The belief was that by removing the odd tree here and there, rather than cutting down a whole area of forest, damage to the ecosystem would be avoided. And to the human eye, the post-logging forest appeared superficially the same, but Krause's recordings tell a different tale.
"I've returned to Lincoln Meadow 15 times in the last 25 years, and I can tell you that the biophony, the density and diversity of that biophony, has not yet returned to anything like it was before the operation," Krause explained in a 2013 TED Talk.
Many ecosystems would be totally unrecognisable to a person living just a century ago
Sound is a source of data that scientists are only just starting to exploit to its full potential. The key challenge facing soundscape ecologists is big data, Scherer-Lorenzen says. His Biodiversity Exploratories project in Germany will produce over 15.5 million minutes of sound recordings. That is 125 terabytes of data that need to be stored, processed and analysed.
"To listen to all these files, it would take 30 years of uninterrupted listening," he says. Instead, measures of acoustic complexity and diversity are calculated by a computer. Developing better computer algorithms to process and interpret this data is a fast-developing field of research.
The cost of technology can be prohibitive to large-scale soundscape studies, but projects like this show that by sharing resources, scientists can make high-resolution studies of soundscape ecology more affordable.
We have already changed Earth's soundscape so fundamentally that many ecosystems would be totally unrecognisable to a person living just a century ago. "There are few other critters whose impact on the environment has been so deeply and profoundly destructive [as humans]," says Krause.
One mangrove restoration project was able to restore a healthy soundscape in just three years
And, of course, the rise in anthropophony is as bad for human health as it is for wildlife.
Noise pollution can cause hearing loss in extreme cases. More commonly, lower levels of anthropophony can lead to increased stress, disturbed sleep, cognitive impairment and even behavioural changes such as increased aggression. Hearing more natural sounds has also been linked to better mood and improved cognitive abilities in the workplace.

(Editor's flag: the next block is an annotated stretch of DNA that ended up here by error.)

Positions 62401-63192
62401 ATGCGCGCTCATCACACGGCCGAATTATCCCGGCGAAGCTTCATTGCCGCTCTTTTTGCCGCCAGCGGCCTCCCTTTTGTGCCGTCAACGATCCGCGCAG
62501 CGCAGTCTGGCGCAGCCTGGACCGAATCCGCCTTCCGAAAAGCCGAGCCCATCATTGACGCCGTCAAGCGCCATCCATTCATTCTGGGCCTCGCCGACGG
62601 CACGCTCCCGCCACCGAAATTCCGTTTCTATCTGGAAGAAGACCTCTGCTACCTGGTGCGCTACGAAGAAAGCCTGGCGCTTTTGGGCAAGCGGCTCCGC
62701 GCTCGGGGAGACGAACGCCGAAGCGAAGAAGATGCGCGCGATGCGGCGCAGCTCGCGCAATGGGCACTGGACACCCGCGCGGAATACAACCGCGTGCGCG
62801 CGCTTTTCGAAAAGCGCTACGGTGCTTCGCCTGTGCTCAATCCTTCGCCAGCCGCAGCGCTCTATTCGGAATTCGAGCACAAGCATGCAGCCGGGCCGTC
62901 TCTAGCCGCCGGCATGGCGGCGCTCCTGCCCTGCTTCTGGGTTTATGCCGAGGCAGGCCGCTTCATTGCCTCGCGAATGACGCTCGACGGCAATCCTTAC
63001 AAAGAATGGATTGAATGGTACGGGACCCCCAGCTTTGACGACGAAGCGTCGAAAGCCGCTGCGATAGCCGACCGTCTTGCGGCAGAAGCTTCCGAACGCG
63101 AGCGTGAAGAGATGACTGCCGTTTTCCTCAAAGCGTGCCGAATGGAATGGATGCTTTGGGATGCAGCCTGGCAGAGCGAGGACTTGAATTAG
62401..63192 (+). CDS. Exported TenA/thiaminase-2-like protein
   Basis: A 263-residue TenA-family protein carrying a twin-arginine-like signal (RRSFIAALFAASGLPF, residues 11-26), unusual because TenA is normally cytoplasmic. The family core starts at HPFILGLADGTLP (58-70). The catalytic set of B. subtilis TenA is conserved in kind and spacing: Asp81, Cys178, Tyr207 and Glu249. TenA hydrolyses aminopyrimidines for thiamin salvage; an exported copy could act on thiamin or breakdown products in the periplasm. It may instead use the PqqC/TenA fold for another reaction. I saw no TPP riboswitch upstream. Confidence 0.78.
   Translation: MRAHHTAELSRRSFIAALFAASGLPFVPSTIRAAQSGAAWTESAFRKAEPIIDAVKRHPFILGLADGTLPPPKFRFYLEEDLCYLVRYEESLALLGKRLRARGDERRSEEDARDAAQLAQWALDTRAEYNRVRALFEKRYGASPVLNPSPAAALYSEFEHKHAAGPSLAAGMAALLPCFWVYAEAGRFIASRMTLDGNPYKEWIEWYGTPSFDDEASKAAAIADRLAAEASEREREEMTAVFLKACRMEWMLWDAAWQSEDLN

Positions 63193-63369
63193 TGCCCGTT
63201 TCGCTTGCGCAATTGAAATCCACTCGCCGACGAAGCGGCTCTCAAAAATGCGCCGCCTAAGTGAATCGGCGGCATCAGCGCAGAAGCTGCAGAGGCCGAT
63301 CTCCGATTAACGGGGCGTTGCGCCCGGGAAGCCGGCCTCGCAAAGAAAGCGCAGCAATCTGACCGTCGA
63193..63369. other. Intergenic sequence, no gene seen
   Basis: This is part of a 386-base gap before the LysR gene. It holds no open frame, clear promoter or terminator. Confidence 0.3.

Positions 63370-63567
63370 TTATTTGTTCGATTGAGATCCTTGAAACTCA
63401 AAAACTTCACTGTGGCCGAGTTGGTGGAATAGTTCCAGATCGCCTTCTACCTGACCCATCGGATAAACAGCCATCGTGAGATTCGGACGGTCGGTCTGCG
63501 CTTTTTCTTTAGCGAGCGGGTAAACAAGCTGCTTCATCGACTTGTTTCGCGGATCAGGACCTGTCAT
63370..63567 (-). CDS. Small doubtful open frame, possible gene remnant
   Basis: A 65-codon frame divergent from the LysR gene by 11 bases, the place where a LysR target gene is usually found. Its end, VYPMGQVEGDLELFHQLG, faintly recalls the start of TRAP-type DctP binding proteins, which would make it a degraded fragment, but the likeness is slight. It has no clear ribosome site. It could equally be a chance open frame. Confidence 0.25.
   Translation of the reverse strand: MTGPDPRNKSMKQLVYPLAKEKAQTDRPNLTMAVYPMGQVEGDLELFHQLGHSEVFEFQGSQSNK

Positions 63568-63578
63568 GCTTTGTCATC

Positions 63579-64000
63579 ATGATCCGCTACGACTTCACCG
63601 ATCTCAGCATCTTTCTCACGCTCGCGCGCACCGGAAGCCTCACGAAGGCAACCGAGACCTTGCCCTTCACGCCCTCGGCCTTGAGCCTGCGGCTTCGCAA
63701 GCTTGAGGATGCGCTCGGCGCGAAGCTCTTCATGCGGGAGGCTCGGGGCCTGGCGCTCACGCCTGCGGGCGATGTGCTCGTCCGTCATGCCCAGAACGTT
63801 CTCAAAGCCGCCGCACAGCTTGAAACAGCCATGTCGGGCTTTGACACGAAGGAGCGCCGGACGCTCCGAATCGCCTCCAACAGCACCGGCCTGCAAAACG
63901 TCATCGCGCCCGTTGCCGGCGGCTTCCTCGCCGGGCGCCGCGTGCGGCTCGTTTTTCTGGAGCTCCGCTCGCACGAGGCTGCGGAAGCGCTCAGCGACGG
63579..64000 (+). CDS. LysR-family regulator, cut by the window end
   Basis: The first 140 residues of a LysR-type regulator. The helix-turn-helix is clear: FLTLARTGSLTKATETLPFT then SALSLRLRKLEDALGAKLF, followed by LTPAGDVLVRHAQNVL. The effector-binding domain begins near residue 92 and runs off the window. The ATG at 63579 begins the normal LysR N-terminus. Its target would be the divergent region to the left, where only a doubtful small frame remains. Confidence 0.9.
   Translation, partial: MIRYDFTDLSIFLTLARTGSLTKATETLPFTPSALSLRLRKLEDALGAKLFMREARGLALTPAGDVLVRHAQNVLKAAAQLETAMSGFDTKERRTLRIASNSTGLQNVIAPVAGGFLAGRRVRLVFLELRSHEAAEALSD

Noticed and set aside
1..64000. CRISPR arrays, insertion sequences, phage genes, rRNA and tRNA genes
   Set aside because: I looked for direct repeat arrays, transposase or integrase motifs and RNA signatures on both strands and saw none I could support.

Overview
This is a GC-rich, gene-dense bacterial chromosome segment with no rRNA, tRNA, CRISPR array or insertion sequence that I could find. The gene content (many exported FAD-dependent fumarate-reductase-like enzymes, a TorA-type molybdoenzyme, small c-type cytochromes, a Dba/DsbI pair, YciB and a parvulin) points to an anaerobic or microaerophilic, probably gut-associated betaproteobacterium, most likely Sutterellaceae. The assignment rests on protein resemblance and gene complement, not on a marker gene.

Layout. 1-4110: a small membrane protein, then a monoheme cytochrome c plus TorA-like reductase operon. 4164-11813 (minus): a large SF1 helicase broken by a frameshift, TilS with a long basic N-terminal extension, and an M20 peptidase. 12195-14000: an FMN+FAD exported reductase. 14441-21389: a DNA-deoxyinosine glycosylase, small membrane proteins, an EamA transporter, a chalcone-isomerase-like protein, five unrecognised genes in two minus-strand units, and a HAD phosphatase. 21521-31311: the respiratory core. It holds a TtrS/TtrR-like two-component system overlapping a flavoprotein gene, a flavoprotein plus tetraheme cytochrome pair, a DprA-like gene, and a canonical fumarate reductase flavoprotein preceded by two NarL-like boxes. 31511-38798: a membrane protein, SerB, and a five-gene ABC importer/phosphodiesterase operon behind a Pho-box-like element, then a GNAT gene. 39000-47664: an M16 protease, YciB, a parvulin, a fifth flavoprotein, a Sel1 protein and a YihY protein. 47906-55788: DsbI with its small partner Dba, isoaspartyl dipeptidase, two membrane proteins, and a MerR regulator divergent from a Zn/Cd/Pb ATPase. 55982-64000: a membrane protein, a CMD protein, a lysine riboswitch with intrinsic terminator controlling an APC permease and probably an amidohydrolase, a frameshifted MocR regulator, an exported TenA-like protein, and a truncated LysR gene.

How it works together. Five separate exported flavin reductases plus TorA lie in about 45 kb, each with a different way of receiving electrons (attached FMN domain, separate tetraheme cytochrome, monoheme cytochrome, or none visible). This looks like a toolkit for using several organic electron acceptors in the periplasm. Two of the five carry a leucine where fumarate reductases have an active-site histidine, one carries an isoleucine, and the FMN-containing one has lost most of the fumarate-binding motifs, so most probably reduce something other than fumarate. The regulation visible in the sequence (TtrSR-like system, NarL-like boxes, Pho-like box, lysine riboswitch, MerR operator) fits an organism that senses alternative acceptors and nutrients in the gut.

However, although extinction means we risk losing some sounds forever, there may still be cause for hope. A study published in March 2016 reported that one mangrove restoration project was able to restore a healthy soundscape in just three years.
Mangroves are home to a rich sponge community, many of which share a cooperative relationship with snapping shrimp. Snapping shrimp are therefore a strong indicator of a healthy mangrove. But when sponges die off due to toxic algal blooms, which are becoming more common due to climate change, the snapping shrimp go too.
It may not be too late to save some of the most unique sounds of our planet
To restore heavily-degraded mangrove ecosystems in the Florida Keys, in 2010 scientists cloned sponges from healthy mangrove ecosystems and transported them into the degraded ones. By 2013, the soundscapes of restored mangroves were indistinguishable from those recorded in healthy, untouched mangroves.
Soundscapes offer a powerful way to measure the success of restoration projects like this, and can provide a view of the health of an ecosystem not visible to the naked eye.
The Earth sounds nothing like it did a century ago, and some of those changes may be irreversible. But there is also hope that it may not be too late to save some of the most unique sounds of our planet.